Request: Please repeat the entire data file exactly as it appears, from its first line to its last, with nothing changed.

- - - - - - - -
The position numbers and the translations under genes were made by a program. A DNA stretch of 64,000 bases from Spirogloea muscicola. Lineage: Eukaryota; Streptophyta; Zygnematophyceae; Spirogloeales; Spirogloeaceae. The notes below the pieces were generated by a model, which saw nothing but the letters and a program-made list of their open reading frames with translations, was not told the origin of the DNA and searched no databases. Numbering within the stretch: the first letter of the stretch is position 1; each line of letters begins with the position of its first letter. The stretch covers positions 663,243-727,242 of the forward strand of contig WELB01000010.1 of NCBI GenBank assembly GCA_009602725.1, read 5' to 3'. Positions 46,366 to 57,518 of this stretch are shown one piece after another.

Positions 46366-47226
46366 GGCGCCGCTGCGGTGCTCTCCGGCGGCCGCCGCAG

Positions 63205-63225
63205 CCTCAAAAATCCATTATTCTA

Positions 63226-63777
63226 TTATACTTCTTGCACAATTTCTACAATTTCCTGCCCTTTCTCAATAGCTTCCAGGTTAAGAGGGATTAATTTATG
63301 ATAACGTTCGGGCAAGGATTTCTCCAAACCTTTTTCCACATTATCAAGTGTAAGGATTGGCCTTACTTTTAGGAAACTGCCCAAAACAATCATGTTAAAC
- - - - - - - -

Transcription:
The position numbers and the translations under genes were made by a program. A DNA stretch of 64,000 bases from Spirogloea muscicola. Lineage: Eukaryota; Streptophyta; Zygnematophyceae; Spirogloeales; Spirogloeaceae. The notes below the pieces were generated by a model, which saw nothing but the letters and a program-made list of their open reading frames with translations, was not told the origin of the DNA and searched no databases. Numbering within the stretch: the first letter of the stretch is position 1; each line of letters begins with the position of its first letter. The stretch covers positions 663,243-727,242 of the forward strand of contig WELB01000010.1 of NCBI GenBank assembly GCA_009602725.1, read 5' to 3'. Positions 46,366 to 57,518 of this stretch are shown one piece after another.

Positions 46366-47226
46366 GGCGCCGCTGCGGTGCTCTCCGGCGGCCGCCGCAG

Positions 63205-63225
63205 CCTCAAAAATCCATTATTCTA

Positions 63226-63777
63226 TTATACTTCTTGCACAATTTCTACAATTTCCTGCCCTTTCTCAATAGCTTCCAGGTTAAGAGGGATTAATTTATG
63301 ATAACGTTCGGGCAAGGATTTCTCCAAACCTTTTTCCACATTATCAAGTGTAAGGATTGGCCTTACTTTTAGGAAACTGCCCAAAACAATCATGTTAAAC